The Dow Jones Industrial Average (INDEX: ^DJI ) just barely extended its losing streak to a third down day.
|Dow Jones Industrial Average||-14.61 [-0.11%]||13,060.14|
|S&P 500 (INDEX: ^GSPC )||-0.88[-0.06%]||1,398.08|
Yesterday the market fell after ADP released its employment report that showed employment numbers rising by 209,000 in March, below February's gain of 230,000. Today, the jobs news continued, though it was slightly better than analysts expected. At 8:30 a.m. ET, the Department of Labor reported that unemployment claims fell to 357,000 from last week's 363,000. Analysts were expecting 360,000. Reports come tomorrow on the March unemployment rate and nonfarm payrolls, and analysts are expecting the Bureau of Labor statistics to report growth of 210,000 jobs for March.
In other news, traders were eyeing the clock all afternoon in anticipation of a long weekend. The market is closed tomorrow, and numerous analysts said they're "looking forward to catching up on their reading." There was no other real news on the day.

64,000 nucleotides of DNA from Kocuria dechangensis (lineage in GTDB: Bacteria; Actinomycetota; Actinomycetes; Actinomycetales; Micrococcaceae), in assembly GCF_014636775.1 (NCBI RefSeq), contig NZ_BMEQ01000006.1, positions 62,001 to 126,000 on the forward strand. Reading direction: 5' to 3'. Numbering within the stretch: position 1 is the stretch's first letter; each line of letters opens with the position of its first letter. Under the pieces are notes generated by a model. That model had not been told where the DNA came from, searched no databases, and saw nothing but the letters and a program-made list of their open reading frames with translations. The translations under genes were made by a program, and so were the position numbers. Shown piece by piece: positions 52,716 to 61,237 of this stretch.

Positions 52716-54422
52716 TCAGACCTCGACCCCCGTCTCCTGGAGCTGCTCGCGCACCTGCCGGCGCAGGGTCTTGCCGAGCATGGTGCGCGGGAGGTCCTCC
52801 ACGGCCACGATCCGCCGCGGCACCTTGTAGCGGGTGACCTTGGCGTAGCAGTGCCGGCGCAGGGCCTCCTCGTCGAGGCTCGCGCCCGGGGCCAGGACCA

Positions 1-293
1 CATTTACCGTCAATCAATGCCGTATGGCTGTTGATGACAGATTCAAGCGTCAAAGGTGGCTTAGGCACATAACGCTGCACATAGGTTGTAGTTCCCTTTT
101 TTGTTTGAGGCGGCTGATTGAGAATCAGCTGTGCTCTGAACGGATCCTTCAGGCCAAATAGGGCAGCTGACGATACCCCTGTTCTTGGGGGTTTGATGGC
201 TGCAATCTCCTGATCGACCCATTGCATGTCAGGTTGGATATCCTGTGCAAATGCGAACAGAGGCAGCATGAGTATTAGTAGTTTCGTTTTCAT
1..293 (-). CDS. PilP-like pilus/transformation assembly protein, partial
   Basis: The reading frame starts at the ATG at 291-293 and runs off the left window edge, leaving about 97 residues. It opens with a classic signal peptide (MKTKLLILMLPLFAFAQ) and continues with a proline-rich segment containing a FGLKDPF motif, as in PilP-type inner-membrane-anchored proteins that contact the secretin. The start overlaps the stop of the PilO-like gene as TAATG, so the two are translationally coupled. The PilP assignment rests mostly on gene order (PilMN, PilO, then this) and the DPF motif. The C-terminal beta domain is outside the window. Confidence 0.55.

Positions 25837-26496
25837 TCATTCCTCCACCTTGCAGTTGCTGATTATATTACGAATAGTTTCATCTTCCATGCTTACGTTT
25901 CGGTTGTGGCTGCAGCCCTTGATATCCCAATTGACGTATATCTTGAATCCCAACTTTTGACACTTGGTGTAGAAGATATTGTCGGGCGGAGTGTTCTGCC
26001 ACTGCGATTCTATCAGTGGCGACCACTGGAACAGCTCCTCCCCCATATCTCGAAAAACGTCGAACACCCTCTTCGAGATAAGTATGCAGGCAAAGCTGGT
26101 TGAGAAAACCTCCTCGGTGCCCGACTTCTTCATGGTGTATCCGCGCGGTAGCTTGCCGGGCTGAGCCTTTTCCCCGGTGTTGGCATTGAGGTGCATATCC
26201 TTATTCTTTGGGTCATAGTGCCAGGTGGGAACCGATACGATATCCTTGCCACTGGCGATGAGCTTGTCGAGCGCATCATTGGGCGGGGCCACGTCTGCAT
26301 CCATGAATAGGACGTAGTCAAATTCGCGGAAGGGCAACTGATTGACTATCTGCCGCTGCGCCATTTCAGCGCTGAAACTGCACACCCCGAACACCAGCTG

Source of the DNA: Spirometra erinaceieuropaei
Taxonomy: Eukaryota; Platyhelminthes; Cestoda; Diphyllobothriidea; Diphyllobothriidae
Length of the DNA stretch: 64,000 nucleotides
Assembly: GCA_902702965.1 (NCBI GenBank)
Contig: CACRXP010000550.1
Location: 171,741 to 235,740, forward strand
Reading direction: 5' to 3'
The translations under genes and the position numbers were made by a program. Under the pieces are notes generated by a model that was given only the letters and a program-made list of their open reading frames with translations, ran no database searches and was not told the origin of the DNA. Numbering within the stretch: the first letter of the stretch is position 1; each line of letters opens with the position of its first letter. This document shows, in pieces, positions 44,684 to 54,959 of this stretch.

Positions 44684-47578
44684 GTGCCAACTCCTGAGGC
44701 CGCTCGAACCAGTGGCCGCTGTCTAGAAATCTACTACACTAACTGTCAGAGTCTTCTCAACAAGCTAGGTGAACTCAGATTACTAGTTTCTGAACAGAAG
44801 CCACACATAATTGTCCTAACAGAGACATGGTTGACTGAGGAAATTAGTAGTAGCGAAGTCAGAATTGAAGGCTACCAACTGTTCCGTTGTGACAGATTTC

Today's top Dow stock was Home Depot (NYSE: HD ) , up 1.54% to $50.62. The company has a slight tailwind behind it, as three weeks ago the Department of Housing and Urban Development reported that building permits rose 5% month over month in February to a seasonally adjusted 717,000. That's up 34% from last February's 534,000. Fool analyst Sean Williams recently called Home Depot a great dividend stock you could buy right now. He believes Home Depot will do well no matter which way housing numbers go, as any activity in the housing market is good for the company.
Alcoa (NYSE: AA ) was today's worst Dow stock, down 1.83% to $9.63. The company reported that it will cut its production capacity by 390,000 tonnes, down to 18 million tonnes per year. Alcoa's stock price has plummeted 45% over the past year as an oversupply in the alumina market has led to falling prices. The company reports earnings next Tuesday, and analysts expect a slight loss. But while the market has soured on Alcoa, Fool analyst David Lee Smith believes Alcoa's future may be even brighter than you think.
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